Trinity Sunday

Originally posted on June 16, 2014

I was privileged to give the sermon at my church for Trinity Sunday.

The readings are at the bottom of the post.

I wrote three completely different versions of this sermon for this Trinity Sunday.

The less said about the first version of this sermon the better.

The second version of this sermon was all about paradox and mystery, it mentioned Lady Gaga, and the building of the Pyramids of Egypt – but after I read it to my wife Darlene – she said that’s great, but what does that have to do with the Trinity?

Nothing gets past Darlene.

Those of us who grew up in the Christian church learn our basic theology along with everything else. I don’t remember when I learned the word ‘rutabaga’. While still very young, I’m pretty sure I knew that it was something that you could eat – that is if you were hungry enough – but I really did not know what it was. Later on as you grow up you fill in the details. The Trinity is another word and concept that I absorbed as a child – learning what it was about from the context of how and when it was used.

The Trinity is something to do with God.

The Trinity is mysterious – The idea of the Trinity is a logical paradox.

It turns out that the Trinity is not that complicated an idea, it can be stated very simply. In fact, we define and affirm our belief in the Most Holy Trinity every Sunday when we recite the Nicene creed with it’s three sections for the three persons of God.

How and why did the first Christians arrive at this understanding of the nature of God?

There is a latin phrase “omne trium perfectum” which means that everything that comes in threes is perfect, or, every set of three is complete.

We human beings really like to group things into groups of threes.

The past, the present, the future.
The executive, the legislative, the judicial,
The poor, the rich, the middle class.
Heaven, Earth, and Hell.
Small, medium, and large – or for people who go to Starbucks (trademark): tall, grande, and venti.

Grouping objects and events into groups of threes was as natural for the first Christians as it is for us today. I believe the theology of Holy Trinity was inevitable from the experiences of the first Christian community – the Christians who had known Jesus Christ as a man.

These first Christians were for the most part Jews and Samaritans who were very familiar with the God of Abraham, Jacob, and Moses – God the Father, and Creator. In our lesson today from Genesis we are reminded of the traditional story of how God created the heavens and the earth. These first Christians’ view of God was that of a parent; rewarding them for good behavior, punishing them for bad behavior, helping them when they get into trouble. In one of the commentaries I read preparing for this sermon – I learned about something else God had done which I’d never noticed before.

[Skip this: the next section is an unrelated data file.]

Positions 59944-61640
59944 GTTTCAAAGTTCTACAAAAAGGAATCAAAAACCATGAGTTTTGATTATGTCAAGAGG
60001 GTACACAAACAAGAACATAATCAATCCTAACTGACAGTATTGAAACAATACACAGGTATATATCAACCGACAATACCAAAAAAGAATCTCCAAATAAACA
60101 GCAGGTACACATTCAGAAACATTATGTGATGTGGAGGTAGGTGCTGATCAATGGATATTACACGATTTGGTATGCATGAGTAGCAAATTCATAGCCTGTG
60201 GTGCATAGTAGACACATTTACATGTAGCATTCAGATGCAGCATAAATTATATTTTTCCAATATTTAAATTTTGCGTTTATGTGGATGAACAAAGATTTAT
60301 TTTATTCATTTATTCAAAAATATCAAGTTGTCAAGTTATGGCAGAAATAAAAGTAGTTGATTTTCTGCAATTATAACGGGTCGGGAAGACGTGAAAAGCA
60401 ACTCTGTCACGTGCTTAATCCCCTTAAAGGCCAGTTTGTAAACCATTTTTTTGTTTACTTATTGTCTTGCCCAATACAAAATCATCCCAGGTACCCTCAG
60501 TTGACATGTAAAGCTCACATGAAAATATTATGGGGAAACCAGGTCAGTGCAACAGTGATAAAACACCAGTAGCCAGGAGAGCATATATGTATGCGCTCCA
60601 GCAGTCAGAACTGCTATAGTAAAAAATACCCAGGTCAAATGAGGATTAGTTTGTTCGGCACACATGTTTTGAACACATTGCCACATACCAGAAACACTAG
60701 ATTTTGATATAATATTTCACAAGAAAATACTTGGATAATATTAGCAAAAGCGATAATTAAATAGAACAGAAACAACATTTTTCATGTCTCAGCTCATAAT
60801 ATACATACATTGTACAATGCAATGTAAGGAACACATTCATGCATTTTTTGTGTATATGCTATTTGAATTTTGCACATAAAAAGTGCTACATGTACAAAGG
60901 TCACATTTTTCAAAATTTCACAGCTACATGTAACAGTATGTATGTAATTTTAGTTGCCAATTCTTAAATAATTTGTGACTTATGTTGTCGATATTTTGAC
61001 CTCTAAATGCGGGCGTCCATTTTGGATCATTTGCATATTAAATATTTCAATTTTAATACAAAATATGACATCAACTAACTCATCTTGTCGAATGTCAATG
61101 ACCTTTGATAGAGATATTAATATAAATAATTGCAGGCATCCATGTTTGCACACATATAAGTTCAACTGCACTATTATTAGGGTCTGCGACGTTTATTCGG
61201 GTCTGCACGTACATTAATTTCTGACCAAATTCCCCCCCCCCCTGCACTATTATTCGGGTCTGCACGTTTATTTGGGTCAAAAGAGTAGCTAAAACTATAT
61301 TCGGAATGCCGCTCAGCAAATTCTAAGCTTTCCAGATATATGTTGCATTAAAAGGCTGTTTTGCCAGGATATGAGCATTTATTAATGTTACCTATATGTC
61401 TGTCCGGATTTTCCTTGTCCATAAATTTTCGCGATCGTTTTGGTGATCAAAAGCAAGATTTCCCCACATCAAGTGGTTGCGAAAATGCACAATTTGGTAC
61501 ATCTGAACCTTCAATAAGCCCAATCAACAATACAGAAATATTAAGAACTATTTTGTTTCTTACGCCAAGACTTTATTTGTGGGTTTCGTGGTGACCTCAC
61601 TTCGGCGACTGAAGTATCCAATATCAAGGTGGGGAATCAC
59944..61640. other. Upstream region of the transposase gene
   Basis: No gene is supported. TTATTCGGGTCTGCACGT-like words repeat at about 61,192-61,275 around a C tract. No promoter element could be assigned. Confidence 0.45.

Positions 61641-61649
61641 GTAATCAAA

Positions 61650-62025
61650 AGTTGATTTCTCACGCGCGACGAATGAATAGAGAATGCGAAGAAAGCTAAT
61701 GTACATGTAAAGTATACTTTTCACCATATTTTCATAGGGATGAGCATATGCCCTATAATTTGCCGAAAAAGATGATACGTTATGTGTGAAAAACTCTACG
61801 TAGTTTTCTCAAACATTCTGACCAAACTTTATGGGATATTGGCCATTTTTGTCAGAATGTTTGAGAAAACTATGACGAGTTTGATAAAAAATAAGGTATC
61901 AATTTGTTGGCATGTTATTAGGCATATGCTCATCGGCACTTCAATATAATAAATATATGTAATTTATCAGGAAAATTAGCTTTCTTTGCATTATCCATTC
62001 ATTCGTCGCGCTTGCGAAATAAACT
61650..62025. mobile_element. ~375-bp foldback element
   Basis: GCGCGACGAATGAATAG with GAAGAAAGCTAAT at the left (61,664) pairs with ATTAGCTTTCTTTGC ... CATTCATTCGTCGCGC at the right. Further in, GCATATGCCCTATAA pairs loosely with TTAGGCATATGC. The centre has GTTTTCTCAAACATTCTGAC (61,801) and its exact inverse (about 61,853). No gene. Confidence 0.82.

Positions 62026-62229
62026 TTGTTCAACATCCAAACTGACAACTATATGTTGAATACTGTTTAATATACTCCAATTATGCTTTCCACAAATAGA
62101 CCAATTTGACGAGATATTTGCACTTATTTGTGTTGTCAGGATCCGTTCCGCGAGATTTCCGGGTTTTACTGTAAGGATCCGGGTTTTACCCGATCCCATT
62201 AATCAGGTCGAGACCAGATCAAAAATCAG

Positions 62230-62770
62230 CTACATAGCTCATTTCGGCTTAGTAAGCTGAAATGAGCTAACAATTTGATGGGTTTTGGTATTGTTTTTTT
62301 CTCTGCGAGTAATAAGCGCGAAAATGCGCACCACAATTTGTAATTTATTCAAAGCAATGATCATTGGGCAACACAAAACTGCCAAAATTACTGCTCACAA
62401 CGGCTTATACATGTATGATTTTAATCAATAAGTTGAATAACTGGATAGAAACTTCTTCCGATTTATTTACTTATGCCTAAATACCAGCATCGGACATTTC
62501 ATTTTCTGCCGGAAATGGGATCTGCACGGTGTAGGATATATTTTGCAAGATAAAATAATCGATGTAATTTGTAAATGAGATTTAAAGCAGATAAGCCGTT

From Genesis chapter 3 verse 21:

” And the LORD God made for Adam and for his wife garments of skins, and clothed them.”

Earlier in Chapter 3 of Genesis, we have the story of the fall of man and woman – the original disobedience to God. Adam and Eve while hiding from God had made some leaf aprons to cover themselves, and I had always thought that in the story of the fall, Adam and Eve were still wearing their leaf aprons as they were driven from the garden. I had never realized that after God had pronounced punishment – to the serpent, to Eve, and to Adam that God then took time to make clothes for Adam and Eve.

God the Creator of the Universe, and Chief Justice, then switches roles to God the Father who even when his children fall from His grace, still loves them and provides for them even as he sends them on their way into the world.

The first Christians were very familiar with God’s first Aspect in the Holy Trinity: Creator and Father. These early Christians had became a Christian community, because they came to know Jesus Christ as a man during his ministry.

Who did they think he was at first?

A prophet like the great prophets of old, like Elijah, or Moses.

Only some during his ministry seemed to recognize his divinity – like John the Baptist, or the Samaritan woman at the well, or the Centurion who commanded the detachment of soldiers at the Crucifixion.

Even after all the miracles, and signs, the disciples of Jesus were definitely still in the dark as to his divine nature, the Word made flesh, at the Last Supper. What a difference we see in the Apostles between the time Jesus was condemned and crucified and Jesus Christ’s Ascension into Heaven as related in our Gospel reading.

On the initial sightings of Jesus they are unbelieving, but later as they are given proofs that Jesus has actually risen, that having died Jesus is once again a living breathing man – most come to believe.

This first community in Christ had experienced the incarnation of God as a Man, a man as all men and women are meant to be, in full communion with everything that is good – one being with God. This first Christian community now had new stories of Jesus Christ, a personal savior and redeemer to add to their existing body of stories of God as Creator, and Father.